April 22, 2021

Sanders leaves Nevada become a transversal candidate

The overwhelming victory of the progressive candidate Bernie Sanders in the caucus held on Saturday in Nevada (USA) has not only reinforced his leadership in the race for the Democratic nomination for the November presidential elections, but also makes him an aspirant transversal, attractive to virtually all groups of voters.

It is usual to read in the US press. that President Donald Trump has been campaigning since the same day he swore in office in January 2017, but Sanders has also been preparing for four years and, apparently, so successfully, since he has been able to penetrate bags of voters who in the past resisted him as minorities and even moderates.


With 60% of the vote scrutinized in Nevada, the independent senator for Vermont has 46% of the support, at a very considerable distance from the second and former favorite, former Vice President Joe Biden (19.6%), and the third, the former mayor of South Bend (Indiana) Pete Buttigieg (15.3%).

If these results do not change too much when 100% scrutiny is reached, Sanders, Biden and Buttigieg will be the only ones to take delegates from the state (which really counts for the Democratic Party convention in which the candidate will be elected in July), since the rules of the primaries establish that only those who exceed 15% obtain delegates.

Nevada distributes 36 delegates, of which Sanders has already secured 10 and will probably end up playing several more, which will add to the 21 he already had after winning in New Hampshire and was second to very little margin of the first, Buttigieg, in Iowa.

A candidate needs to reach the July convention with a minimum of 1,990 delegates to secure the nomination, a path that, while still complicated for the senator, is becoming more viable after his victory in Nevada and the good expectations that indicate the surveys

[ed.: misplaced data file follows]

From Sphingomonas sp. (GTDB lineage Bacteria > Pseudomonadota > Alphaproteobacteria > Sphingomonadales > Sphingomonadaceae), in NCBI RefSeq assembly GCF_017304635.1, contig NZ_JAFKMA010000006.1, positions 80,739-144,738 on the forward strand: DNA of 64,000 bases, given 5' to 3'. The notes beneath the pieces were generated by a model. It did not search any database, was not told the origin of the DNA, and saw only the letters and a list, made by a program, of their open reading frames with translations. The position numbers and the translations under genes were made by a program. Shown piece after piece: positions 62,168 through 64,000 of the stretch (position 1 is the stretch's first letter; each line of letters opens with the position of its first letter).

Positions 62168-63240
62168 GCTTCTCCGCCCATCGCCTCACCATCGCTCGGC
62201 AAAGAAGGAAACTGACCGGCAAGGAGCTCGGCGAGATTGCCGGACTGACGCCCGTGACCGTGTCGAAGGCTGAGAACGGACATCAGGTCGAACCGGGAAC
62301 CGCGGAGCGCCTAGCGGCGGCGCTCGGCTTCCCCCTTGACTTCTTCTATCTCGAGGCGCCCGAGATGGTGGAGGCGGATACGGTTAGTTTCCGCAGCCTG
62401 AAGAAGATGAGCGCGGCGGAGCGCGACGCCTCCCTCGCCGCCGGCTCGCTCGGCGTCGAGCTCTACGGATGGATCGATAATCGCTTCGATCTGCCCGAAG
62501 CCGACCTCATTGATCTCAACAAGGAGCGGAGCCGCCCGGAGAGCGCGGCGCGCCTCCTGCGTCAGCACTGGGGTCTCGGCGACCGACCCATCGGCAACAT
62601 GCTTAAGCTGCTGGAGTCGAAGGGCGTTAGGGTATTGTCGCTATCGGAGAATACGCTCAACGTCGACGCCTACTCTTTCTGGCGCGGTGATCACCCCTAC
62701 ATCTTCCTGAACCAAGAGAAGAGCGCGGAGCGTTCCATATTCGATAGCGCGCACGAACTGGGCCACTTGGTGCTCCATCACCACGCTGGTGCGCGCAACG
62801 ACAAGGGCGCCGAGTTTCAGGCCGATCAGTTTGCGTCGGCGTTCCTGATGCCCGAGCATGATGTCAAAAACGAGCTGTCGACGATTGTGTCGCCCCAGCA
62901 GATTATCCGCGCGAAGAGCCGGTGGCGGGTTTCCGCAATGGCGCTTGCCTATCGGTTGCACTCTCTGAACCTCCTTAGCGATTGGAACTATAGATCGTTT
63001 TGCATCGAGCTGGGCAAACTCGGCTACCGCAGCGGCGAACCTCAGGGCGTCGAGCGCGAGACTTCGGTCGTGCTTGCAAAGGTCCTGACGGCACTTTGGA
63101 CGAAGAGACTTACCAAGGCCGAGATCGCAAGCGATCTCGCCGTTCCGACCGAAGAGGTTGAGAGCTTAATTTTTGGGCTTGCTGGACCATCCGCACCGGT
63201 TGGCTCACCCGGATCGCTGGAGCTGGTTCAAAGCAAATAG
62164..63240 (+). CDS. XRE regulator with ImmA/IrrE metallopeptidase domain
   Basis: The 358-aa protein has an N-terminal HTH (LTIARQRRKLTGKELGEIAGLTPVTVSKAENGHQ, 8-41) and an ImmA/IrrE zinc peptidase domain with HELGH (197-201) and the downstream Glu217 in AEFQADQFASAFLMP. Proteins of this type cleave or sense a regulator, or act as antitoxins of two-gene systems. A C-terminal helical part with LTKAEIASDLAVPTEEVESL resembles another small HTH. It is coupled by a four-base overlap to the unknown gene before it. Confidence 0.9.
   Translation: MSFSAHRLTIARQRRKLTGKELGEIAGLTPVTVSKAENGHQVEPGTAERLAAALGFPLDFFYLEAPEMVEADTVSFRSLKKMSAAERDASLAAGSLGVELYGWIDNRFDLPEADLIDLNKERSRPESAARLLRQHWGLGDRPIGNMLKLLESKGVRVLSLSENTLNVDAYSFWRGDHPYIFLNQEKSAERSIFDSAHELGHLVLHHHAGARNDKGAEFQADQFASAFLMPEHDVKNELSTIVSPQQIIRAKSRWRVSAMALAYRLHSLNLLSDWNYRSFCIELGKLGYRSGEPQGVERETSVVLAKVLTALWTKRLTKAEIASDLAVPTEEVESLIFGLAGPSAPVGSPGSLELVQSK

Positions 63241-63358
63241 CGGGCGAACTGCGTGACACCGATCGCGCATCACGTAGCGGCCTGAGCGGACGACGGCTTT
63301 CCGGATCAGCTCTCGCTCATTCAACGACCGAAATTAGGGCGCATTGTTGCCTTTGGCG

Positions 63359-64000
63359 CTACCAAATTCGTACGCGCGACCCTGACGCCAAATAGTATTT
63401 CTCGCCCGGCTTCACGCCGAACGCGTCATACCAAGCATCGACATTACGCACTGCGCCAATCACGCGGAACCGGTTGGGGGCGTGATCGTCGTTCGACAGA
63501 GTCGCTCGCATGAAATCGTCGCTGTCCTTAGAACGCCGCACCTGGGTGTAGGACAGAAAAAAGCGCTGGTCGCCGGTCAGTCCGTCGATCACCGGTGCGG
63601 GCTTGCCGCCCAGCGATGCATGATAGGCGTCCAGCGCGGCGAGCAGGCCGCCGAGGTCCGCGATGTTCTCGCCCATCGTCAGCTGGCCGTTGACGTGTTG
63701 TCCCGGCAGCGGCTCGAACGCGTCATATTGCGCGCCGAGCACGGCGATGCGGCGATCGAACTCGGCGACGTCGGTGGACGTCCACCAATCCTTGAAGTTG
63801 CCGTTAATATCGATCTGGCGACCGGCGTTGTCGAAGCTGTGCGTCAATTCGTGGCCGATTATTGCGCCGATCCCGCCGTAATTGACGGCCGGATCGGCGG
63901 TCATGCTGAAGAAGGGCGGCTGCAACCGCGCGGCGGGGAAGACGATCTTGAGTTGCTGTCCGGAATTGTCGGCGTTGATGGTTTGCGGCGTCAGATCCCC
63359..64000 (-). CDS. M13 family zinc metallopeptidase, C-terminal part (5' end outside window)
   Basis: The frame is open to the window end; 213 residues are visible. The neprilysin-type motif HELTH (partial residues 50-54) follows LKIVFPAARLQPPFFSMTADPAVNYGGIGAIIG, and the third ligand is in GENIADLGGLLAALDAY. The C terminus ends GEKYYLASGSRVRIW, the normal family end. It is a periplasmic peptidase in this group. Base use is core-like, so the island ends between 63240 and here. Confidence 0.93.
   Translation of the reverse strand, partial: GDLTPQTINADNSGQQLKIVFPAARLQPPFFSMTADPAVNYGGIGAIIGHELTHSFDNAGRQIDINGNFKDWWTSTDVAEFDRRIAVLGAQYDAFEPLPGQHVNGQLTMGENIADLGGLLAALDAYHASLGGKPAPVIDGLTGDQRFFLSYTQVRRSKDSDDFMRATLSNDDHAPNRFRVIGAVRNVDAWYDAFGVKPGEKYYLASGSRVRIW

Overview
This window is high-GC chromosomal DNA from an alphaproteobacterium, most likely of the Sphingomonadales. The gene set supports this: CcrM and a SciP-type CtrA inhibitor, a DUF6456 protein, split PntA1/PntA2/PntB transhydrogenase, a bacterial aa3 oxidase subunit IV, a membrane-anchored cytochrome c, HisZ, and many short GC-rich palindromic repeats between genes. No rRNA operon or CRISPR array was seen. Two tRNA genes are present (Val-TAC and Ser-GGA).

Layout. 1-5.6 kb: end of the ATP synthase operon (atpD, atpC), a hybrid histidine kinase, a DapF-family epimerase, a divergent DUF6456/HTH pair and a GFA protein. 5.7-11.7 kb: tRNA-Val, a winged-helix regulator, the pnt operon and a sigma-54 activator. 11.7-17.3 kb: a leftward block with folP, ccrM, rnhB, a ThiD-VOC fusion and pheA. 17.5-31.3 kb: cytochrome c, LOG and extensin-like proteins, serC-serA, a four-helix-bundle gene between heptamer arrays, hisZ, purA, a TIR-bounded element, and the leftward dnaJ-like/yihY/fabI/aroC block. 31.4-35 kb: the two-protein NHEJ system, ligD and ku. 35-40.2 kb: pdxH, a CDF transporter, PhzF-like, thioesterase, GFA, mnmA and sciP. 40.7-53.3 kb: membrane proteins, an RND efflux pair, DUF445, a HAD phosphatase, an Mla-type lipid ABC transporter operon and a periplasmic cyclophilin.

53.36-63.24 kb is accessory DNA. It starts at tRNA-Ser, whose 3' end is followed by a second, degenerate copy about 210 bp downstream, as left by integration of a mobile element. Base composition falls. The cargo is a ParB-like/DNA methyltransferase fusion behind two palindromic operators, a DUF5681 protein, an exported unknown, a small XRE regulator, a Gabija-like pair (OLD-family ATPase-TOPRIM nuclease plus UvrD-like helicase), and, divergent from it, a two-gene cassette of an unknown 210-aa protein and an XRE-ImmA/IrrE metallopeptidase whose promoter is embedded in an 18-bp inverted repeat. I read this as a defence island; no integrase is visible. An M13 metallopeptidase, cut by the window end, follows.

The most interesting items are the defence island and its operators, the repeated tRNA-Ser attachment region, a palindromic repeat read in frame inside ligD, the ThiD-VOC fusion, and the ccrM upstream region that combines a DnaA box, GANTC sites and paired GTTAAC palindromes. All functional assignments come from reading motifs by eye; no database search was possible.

In South Carolina, the next appointment on Saturday, February 29 and where 54 delegates are distributed, Biden is leading the way with a vote of 24.5%, but Sanders follows closely with 21.5%, according to the survey aggregator of Real Clear Politics.

Such a result in South Carolina, with a large presence of African-American voters, would give even more signs that the senator is also an attractive option among minorities and that he has already completely chased away the ghosts of 2016.

Only three days after South Carolina, on March 3, will be the super Tuesday, the day in which more delegates of the entire race are distributed and in which they will vote, among others, the two most populous states in the country, California and Texas , where Sanders leads the polls.


In an interview in the “60 Minutes” program that will be broadcast this Sunday, advanced in excerpts, Sanders outlined some points of what would be his foreign policy as president, one of the aspects for which the candidate is least known, and said, among other things, that it would “intervene” if China carried out military actions against Taiwan and that it would meet with North Korean leader Kim Jong-un.

After Nevada, candidates will split the next few days between South Carolina and the 14 states that vote in the supermartens, which in addition to those cited California and Texas, include Virginia, North Carolina, Tennessee, Utah, Vermont, Oklahoma, Arkansas , Alabama, Colorado, Maine, Massachusetts and Minnesota.

The November election rival of the Democratic candidate who wins the nomination, President Donald Trump, announced Sunday that he will continue his “tradition” of holding a rally in the state where there are Democratic primary just before they take place, with what next Friday will be in South Carolina.

Marc Arcas and Alex Segura


Source link